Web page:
Thursday, August 07, 2008
Comedy of Tragedy
Not many people have heard of masochism. Most of us are masochistic but not many know there is a word in English language to actually describe this medical disorder.
Well. Masochism is the opposite of sadism. Or reciprocal of sadism …..to be more appropriate.
A sadist derives pleasure from other peoples’ suffering.
A masochist derives pleasure out of one’s own suffering. You may ask how?
Just look at the many many people around who never tire of recounting all the pain, agony, sorrow, suffering, misery, wretchedness, distress and grief they have gone through in their life.
Pick a bunch of them and put them together in a room for some camaraderie. They will, with their exaggerated narrations and astonishing details, create vivid imagery of their misery in your mind. Each one claims “Nothing like my suffering!”, “Your story is nothing compared to mine!” To an onlooker, it would seem that a competition is going on. But even after four or five hours, no consensus has been reached as to who the most miserable is! They are not only proud of their grief but seem to immensely treasure the memories of unhappy days.
I have an aunt like that. She does not care who she is with, where she is or what the occasion. She has to only find a person who has shown the slightest interest in her and that’s it. She starts her story. Wedding hall, birthday party, dinner gathering, someone’s death… none of the occasions have been spared. She will not stop until she has brought one or two tears in the eyes of her victim. And then as if motivated by the listener’s reaction she goes on to bring more and more tears by unfolding the climax. She has also kept a count of how many people till date have wept upon listening to her story. They are the feathers in her cap. She thinks it’s cool to be a tragedy queen. Meena Kumari! Are you listening? You have competition! (Meena Kumari was a Bollywood actress of yesteryears. All she did in all her movies was cry, cry and cry.)
By now most of us in the first circle know of her only hobby. Whenever we bump into her, we say our quick greetings and disappear, not committing the mistake of sitting or standing next to her for longer than ten seconds. But there are always people from the second circle. And then there are people who have just been introduced to her. These are the unsuspecting victims. When we see them anywhere within twenty feet of radius of her for longer than twenty minutes, we know they have been trapped. Beyond escape.
If you collate all the tragic incidents in her life and apply simple mathematics to calculate her age, you would be shocked. 156 years! This is impossible unless she is the “Ba” in Kyon Ki Saans Bhi Kabhi Bahu Thi. I don’t know how many of those experiences are her own and how many, borrowed or stolen from others. Plagiarism is everywhere. You should copyright your tragedies. You don’t know who is out to steal them.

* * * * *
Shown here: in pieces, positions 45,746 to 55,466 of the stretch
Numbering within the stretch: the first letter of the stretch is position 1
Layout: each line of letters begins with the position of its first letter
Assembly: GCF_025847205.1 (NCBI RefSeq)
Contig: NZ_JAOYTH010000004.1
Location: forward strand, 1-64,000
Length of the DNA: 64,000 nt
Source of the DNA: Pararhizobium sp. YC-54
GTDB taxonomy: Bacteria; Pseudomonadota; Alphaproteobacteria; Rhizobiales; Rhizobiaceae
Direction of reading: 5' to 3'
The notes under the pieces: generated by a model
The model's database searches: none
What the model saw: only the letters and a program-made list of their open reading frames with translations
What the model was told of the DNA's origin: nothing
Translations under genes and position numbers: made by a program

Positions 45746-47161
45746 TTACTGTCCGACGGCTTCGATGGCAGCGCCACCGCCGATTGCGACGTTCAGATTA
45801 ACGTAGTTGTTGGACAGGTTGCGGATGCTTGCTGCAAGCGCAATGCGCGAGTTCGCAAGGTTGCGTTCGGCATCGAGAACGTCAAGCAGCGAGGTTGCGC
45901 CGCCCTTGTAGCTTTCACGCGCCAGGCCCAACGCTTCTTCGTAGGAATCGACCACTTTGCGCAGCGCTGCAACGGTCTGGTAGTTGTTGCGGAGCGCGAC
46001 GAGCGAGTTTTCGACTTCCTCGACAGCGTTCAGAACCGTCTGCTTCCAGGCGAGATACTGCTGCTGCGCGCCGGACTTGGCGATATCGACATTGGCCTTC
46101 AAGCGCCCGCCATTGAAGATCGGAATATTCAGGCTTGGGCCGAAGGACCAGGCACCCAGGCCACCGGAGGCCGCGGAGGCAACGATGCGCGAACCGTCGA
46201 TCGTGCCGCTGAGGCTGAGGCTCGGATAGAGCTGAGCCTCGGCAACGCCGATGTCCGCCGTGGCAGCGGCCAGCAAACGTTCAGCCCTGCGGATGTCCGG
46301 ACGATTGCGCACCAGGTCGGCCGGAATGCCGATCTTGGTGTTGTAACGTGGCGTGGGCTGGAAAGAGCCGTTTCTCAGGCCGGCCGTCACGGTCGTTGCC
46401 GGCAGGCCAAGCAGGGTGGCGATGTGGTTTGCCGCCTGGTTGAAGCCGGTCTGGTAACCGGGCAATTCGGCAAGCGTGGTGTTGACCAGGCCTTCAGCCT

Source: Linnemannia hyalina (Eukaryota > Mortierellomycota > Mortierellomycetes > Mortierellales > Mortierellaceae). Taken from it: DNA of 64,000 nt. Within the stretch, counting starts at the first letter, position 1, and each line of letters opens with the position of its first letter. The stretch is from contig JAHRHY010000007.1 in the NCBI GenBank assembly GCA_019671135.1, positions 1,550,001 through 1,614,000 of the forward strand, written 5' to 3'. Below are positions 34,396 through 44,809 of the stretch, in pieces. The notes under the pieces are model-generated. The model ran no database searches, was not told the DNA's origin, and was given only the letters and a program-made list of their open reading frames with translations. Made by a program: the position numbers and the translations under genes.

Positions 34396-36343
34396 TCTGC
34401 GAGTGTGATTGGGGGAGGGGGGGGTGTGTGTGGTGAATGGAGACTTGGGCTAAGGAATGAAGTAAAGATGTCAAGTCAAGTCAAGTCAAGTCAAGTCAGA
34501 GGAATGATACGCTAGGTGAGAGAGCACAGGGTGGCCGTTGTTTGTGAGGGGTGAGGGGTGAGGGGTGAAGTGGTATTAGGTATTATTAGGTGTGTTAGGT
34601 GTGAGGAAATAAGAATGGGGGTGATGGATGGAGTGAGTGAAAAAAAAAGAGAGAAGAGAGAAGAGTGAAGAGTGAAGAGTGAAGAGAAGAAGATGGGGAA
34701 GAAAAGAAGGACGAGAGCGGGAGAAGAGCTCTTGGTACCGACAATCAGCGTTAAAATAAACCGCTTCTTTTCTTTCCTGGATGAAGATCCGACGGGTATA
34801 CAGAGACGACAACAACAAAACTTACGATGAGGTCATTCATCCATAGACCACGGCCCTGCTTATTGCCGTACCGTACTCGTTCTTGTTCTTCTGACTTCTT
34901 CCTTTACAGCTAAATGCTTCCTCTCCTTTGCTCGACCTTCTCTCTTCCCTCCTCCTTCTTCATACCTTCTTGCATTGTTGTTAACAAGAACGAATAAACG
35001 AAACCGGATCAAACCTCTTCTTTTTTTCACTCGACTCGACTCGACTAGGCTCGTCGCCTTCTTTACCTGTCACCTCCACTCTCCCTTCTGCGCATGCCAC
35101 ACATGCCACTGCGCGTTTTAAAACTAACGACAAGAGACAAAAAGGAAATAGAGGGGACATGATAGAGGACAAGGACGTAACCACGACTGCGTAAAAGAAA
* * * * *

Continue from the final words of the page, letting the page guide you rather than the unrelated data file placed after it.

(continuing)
Does she finally stop after making you all wet? No. She goes on to becoming philosophical too. Now, tragedy combined with philosophy can be a deadly combination. Again, simple arithmetic can explain this. Tragedy + Philosophy = Irreversible Cynicism.
She will try to convince you that the world is a very sad place. Even if you tell her that you are very happy and content in life, she will coax you into believing that your happiness is only an illusion. If you tell her that you are in the pink of health, she will remind you of all the ailments one has to go through during old age. She tries to convert you into a cynic.
She uses various lines to substantiate “Everybody has to die someday”, “Nothing is permanent in this world”, “Man proposes, God disposes”… and so on. God! This is worse than someone trying to convert your religion.
Sorrows shared, sorrows halved. Yes. True. But the guy who wrote this was obviously oblivious to the disastrous misinterpretations that could be made. He should have added a clause. Please share only with one person or two. Not the entire population!
No where else has specificity seemed more necessary than here.
Another saying - Lend a listening ear. I like this one for being more specific. Lend a listening ear. I can. But since they did not ask me to lend both my ears, I will lend only one. Give a shoulder to cry on. I will. But what do I do when someone is not satisfied with the shoulder alone and wants to drench my whole body with Tsunami?
Excuse me please!
When I was a child I wasted a lot of time becoming deeply involved in the stories of these aunts and getting my eyes all wet. Now, after many years of repetitions of the same exaggerated stories and endless enactment of the same melodrama, I have grown up to understand that it is not at all cruel to enjoy what I now call “The comedy of tragedy”.